Any effort by the lawyers of former BHS owner Dominic Chappell to “muddy the water” with “irrelevant information” would be a “cynical attempt to re-write history”, the appeal against his pensions convictions has heard.
The 51-year-old ex-racing driver was ordered to pay more than £87,000, including a £50,000 fine, after being found guilty in January of failing to provide information to The Pensions Regulator (TPR) about the firm’s pensions schemes when it collapsed with the loss of thousands of jobs.
Opening TPR’s case at an appeal hearing at Hove Crown Court on Monday, barrister Alex Stein said he was keen the proceedings were not “hijacked” by attempts to enter into evidence information which was “irrelevant” to the charges in question.
He added: “An attempt to muddy the water and draw in irrelevant material are nothing more than a cynical attempt to re-write history.”
The director of company Retail Acquisitions bought British Home Stores for £1 from billionaire Sir Philip Green in March 2015.
BHS went into administration in April 2016, leaving a £571 million pension deficit.
Sir Philip later agreed to pay £363 million towards this.
TPR investigated after the sale over concerns about two pension schemes representing 19,000 members of staff.
Mr Stein said the “crux” of the prosecution’s case was that Chappell “failed to response” to three statutory notices demanding information.
Chappell was issued with two notices, known as section 72s under the Pensions Act 2004, in March and April 2016 before being handed a warning notice in November that year.
The self-described entrepreneur who lives near Blandford Forum in Dorset, claimed he did “everything and more” to help the regulator.
But he was prosecuted and found guilty of three charges after a four-day trial.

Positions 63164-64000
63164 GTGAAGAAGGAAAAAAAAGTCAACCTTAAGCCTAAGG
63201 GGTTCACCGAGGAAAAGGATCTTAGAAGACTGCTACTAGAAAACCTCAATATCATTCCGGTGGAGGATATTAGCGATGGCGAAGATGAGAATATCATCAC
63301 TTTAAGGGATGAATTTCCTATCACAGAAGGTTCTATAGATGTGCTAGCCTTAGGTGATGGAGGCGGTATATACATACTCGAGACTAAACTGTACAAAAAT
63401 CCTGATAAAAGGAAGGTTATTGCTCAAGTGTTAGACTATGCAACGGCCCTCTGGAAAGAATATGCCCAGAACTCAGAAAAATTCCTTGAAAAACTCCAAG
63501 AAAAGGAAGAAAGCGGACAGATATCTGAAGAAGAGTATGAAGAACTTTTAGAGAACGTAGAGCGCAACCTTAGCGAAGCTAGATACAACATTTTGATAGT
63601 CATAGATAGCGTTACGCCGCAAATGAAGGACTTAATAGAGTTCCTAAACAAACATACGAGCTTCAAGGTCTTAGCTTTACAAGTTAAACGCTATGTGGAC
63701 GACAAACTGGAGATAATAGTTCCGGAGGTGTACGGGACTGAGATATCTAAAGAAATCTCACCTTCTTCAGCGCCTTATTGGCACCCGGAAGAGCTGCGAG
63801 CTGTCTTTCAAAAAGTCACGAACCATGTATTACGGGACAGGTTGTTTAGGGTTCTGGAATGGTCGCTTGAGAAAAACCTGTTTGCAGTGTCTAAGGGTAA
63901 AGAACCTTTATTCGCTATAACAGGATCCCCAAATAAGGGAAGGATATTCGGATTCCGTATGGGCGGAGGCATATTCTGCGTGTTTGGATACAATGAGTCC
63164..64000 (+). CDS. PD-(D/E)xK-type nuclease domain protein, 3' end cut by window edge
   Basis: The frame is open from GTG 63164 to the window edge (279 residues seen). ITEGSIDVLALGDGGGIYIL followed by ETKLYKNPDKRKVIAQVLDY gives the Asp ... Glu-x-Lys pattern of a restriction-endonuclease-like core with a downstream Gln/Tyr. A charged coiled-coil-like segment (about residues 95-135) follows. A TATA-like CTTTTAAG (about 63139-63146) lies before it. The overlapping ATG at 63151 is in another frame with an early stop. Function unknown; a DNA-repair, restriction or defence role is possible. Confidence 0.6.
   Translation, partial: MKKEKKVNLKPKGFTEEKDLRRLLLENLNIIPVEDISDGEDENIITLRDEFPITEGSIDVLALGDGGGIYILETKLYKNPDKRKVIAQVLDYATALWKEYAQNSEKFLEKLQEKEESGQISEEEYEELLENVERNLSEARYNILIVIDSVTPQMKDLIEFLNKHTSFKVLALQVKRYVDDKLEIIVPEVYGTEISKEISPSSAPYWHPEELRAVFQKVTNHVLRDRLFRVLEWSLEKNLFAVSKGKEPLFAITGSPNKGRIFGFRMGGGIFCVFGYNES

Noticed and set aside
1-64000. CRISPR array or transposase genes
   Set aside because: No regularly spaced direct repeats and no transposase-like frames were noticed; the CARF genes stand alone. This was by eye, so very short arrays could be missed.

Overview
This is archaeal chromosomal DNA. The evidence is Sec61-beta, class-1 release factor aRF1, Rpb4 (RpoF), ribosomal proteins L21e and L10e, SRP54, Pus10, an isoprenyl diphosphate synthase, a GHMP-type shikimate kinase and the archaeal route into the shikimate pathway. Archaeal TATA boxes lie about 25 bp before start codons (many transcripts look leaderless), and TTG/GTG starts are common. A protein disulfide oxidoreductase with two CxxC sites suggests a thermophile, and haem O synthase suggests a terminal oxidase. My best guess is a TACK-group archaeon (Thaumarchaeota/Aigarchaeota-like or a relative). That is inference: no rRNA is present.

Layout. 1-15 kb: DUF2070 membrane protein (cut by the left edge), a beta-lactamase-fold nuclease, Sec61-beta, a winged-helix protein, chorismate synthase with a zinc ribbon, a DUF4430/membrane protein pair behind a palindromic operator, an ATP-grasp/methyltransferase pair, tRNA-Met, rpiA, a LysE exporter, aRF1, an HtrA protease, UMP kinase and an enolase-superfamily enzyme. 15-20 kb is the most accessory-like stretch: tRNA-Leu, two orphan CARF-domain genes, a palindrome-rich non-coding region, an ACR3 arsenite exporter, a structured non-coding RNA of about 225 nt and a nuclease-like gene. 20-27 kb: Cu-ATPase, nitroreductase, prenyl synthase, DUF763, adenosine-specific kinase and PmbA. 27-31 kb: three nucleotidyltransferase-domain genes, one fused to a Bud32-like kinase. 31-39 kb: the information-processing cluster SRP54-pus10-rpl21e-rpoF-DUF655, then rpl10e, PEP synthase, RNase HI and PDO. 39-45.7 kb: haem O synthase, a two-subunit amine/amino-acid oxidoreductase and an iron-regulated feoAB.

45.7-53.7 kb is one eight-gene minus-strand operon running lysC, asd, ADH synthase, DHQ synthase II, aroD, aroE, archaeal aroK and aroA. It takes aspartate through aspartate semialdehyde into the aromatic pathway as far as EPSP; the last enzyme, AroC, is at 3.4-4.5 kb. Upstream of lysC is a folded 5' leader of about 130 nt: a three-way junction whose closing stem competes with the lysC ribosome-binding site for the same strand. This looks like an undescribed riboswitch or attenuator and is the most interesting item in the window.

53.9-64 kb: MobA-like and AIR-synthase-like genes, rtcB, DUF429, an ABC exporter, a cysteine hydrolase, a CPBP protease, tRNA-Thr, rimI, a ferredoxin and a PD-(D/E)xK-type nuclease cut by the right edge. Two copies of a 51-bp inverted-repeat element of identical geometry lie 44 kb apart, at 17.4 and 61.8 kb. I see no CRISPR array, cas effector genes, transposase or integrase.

Mr Stein said: “Despite the appellant (Chappell) confirming he received the final section 72 notice, there has never been any response to it whatsoever.”
Michael Levy, defending, told the court Chappell “believed” the notices had been responded to and previously argued the task was impossible to complete in the time frame given.
Mr Levy accused TPR of refusing to admit the “size of the task” handed to Chappell.
He said prosecuting bodies should behave in a reasonable and appropriate manner or it would make a “mockery of the law”, adding: “I just need the court to understand this does not take two minutes to do. These are massive tasks.”
He repeated claims it was “extraordinary” the name of the TPR staff member who made the decisions about how much time Chappell was given to respond has been withheld and asked why there was “secrecy”.
Mr Stein said this was “another cynical attempt to try and derail what is a very simple and straight- forward prosecution”.
Judge Christine Henson QC, overseeing the hearing, said the name was “irrelevant”.
Mr Stein said it was important Chappell provided a “reasonable excuse” for failing to comply, adding: “There have been promises of witnesses and evidence to support his case” but none had materialised.
Chappell said he was ill and had been travelling abroad during the period in question, claiming this prevented him assisting investigators.
But no medical evidence or travel logs had so far been provided, Mr Stein added.
He also told the court there was no evidence of Chappell being unable to access paperwork after claiming he was locked out of BHS offices when liquidators moved in.
During cross examination Mr Levy asked senior case manager Claire Boorman whether the TPR sought to establish if Chappell’s claim about being locked out of BHS was true.
She replied: “No we did not find out because what we were interested in was what Mr Chappell could provide us in response to the notice.”
She told how he was sent letters asking to confirm what documents he could provide and what he was unable to offer and why.
Deadline extensions were provided on a case-by-case basis but “provided there was sufficient reason and rationale” they were “routinely” granted, she said, adding: “We are happy to accept [documents] in batches if it cannot all be provided by a certain date.”
Chappell, dressed in a grey suit and white shirt with a yellow tie, sat at the back of the court following the evidence.
His defence team previously said three witnesses would be called to attest to his version of events in court, including his solicitor Adrian Ring who was present at the trial.
This prompted claims Mr Ring could have a conflict of interest in being called as a witness.
On Monday, Mr Levy told Judge Henson, who is sitting with two magistrates, no defence witnesses would be called during the proceedings. It is thought Chappell will be called to give evidence.
It is still unclear whether Chappell will be called to give evidence.
The appeal continues on Tuesday and could last until Friday.